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Self Care for Runners

I recently shared a post on Twitter and Instagram about different ways that runners can practice self-care when it comes to the sport of running. When we hear “self-care,” we often think of massages and bubble baths, but it doesn’t have to look like that. Of course, if it does look like that, that’s perfectly fine too. 

In terms of the sport of running, though, here’s what I came up with for specific ways to practice self-care towards your body. 

instagram post about self care reminders for runners

1. Take Rest Days

Rest days are very important for our overall health and performance in the sport. Rest days give our muscles a chance to recuperate and replenish. You’ve probably heard that when lifting weights, you generally give each muscle group a few days off before working them again.

That’s because they need “rest” time to facilitate repair and strengthening. The same goes with running and performance.

Here’s a great article from Runner’s World on rest days

Going too long without a rest day also affects sleep and mental health. I’ve written more on overtraining and compulsive exercise here. 

2. Don’t Run More To Compensate For Food, or Lack of Movement

Running more miles or more time to compensate for the food you’ve eaten is an eating disorder behavior. When you link your exercise to your eating, and one depends on the other, it’s denoting an unhealthy relationship to food and exercise. 

In my experience with clients, running because they think to “have to” rather than because they “want to” also takes away the joy of the pure sport of running. 

Therefore, running because you actually enjoy running can be a form of self care. It can be an outlet for you, a way to relieve stress, get in nature, socialize with others, listen to a podcast or book, etc.

But, if you’re doing it to burn more calories or make up for what you ate, it’s not serving you in any form of self care. 

3. Remind Yourself You Don’t Have to Train for a Race To Enjoy Running

So often, we get too tied up in goals and training and I think that sometimes this can take us away from the intuitive nature of exercise and exercising just for the “fun” of it.

I truly think exercise can be fun and not be seen as a chore, if you’re doing it for the right reasons.

Running when you feel like it, for however long you feel like it, with or without music or podcasts, can be a huge form of freedom. Of letting your mind wander, but at the same time, connecting to your thoughts.

For some, having a purpose for running is more fulfilling and I get that. But I think there’s also an important balance that comes from enjoying the pure nature of the sport, whether you are or aren’t training for a race.

Here’s an old post I have about the enjoyment of running when you’re not training

4. Running Doesn’t Have To Be a Way to Change Your Body

Using running as a way to manipulate your weight is taking away so many of the pure benefits that running offers, in my opinion. First off, it’s okay if you don’t like running. We can replace it with any form of exercise you do enjoy.

dumbbell weights on wooden floor

There are many positive side effects from exercise independent of weight, like:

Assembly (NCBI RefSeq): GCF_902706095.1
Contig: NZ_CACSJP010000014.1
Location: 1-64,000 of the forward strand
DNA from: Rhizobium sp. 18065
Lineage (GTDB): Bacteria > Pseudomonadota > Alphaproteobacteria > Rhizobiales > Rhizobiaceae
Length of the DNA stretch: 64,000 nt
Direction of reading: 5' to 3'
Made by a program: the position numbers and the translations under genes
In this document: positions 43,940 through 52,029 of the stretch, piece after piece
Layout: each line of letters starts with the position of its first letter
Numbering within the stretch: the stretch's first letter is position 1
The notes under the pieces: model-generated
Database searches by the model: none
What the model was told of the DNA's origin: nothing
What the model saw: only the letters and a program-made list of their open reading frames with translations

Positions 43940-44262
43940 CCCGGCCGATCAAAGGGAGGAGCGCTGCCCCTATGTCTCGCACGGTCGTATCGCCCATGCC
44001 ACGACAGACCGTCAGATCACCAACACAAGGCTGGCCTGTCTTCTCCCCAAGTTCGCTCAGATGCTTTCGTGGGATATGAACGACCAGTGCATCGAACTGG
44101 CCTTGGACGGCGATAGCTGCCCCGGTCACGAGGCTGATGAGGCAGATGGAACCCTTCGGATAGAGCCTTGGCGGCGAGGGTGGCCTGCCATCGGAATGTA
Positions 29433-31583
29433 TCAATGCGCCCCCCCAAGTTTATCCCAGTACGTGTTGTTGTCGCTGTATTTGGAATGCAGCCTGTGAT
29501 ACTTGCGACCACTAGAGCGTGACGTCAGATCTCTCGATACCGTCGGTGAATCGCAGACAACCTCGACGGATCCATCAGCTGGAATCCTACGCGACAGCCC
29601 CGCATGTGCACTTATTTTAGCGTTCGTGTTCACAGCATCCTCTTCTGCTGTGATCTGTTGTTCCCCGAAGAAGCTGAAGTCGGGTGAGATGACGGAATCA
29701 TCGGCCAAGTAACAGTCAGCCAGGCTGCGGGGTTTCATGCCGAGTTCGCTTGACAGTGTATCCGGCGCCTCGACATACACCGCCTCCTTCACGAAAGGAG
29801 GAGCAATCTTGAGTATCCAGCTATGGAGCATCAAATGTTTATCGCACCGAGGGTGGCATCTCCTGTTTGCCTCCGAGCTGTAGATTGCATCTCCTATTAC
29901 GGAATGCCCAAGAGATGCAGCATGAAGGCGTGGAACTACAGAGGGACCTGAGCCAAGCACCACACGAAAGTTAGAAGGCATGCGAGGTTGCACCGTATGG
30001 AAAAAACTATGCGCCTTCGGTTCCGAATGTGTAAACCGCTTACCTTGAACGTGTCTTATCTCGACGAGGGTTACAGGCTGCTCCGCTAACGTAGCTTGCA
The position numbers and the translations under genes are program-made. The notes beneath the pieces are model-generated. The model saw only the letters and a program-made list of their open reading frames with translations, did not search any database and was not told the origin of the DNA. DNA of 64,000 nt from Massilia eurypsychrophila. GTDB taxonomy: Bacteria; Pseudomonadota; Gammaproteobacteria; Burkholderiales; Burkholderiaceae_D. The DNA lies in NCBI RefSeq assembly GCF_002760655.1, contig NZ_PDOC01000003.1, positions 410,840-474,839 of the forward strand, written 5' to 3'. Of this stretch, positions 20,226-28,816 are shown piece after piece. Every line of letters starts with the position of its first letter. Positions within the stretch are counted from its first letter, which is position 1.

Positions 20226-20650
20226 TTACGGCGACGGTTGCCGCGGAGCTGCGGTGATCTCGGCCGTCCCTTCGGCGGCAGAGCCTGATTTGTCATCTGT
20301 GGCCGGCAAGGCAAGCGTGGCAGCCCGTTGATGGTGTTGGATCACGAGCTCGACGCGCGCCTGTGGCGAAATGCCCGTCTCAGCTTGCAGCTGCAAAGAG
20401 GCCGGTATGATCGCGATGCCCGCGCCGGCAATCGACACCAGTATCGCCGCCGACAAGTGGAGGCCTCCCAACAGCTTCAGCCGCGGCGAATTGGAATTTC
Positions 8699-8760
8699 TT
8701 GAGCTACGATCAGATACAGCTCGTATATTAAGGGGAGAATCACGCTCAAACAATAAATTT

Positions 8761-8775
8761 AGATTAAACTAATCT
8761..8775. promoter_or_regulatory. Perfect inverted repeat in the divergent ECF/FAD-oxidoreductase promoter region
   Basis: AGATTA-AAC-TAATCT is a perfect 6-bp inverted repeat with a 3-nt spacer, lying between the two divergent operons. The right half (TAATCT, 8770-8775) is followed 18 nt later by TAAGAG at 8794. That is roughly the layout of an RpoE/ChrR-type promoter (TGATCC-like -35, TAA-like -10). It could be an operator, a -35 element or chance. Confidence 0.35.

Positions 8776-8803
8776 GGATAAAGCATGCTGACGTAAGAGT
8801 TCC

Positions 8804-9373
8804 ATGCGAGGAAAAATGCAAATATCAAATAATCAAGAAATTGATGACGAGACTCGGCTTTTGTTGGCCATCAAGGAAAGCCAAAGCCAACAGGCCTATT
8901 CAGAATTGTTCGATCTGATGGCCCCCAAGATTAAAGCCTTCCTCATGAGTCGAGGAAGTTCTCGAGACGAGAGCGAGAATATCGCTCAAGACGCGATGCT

• Mood-boosting
  • Endorphin release
  • Stress relief
  • Alone time (or social time) depending on how you enjoy exercise time
  • Prove to yourself you can reach a goal (time, distance, getting out there, etc)
  • A way to be active with your partner and/or kids
  • A way to explore new areas and destinations

As I’ve previously written about, I’ve found so much enjoyment and benefit from all different types of exercise during this pregnancy. 

mom running on gravel path with daughter

5. Your Worth is NOT Dependent on Your Running

Many runners bring a type A, all-or-nothing mentality to running. Remind yourself that you are a person outside of your identity as a “runner.”

Maybe you’re a mother, a friend, a husband or wife, a brother or sister, a daughter or son. Or, maybe you’re a dog or cat mom,  hard worker, etc.

When we place all of our worth on being a runner and ONLY being a runner, it’s easy to feel more guilt and shame when running doesn’t go the way we planned.

paved running and walking path in north carolina with grass on both sides

Sometimes, I have my clients take some purposeful time away from running. Whether it’s because they are experiencing over-exercise or exercise addiction, or because we need to disentangle exercise from food.

Either way, it’s usually a time that’s full of lessons and self-reflection, no matter how difficult and uncomfortable that time may be. 

I’m curious to hear from you!

What are your thoughts on self care as a runner? How do you practice it?

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  1. I think that last point is SO true! And too many runners just fall into that trap — when it’s taken away, for any reason, they go into a funk.

    You definitely can’t outrun a bad diet & I would actually argue that sometimes running can make it harder to maintain your weight — oddly enough!

    Which is why it’s also important to rest & to remember why you really want to run! Great post!

  2. These are all great.

    I do try to value my rest days, even though I hate taking them. And I do have to remember not to tie up my worth into my running.

  3. I totally agree that running is a form of self care, as are all forms of exercise. I cringe when I see people wanting to run a few extra miles because of all the food/drink the evening prior. It also makes me sad when people judge their worth based on their performance (running too slow, not far enough, lifting too “light” of weights, etc.). Fitness shouldn’t be an obligation or a punishment, but a way of life 😉

    1. I like to remind my clients that exercise can definitely be self care, but we want there to be other self-care options available too 🙂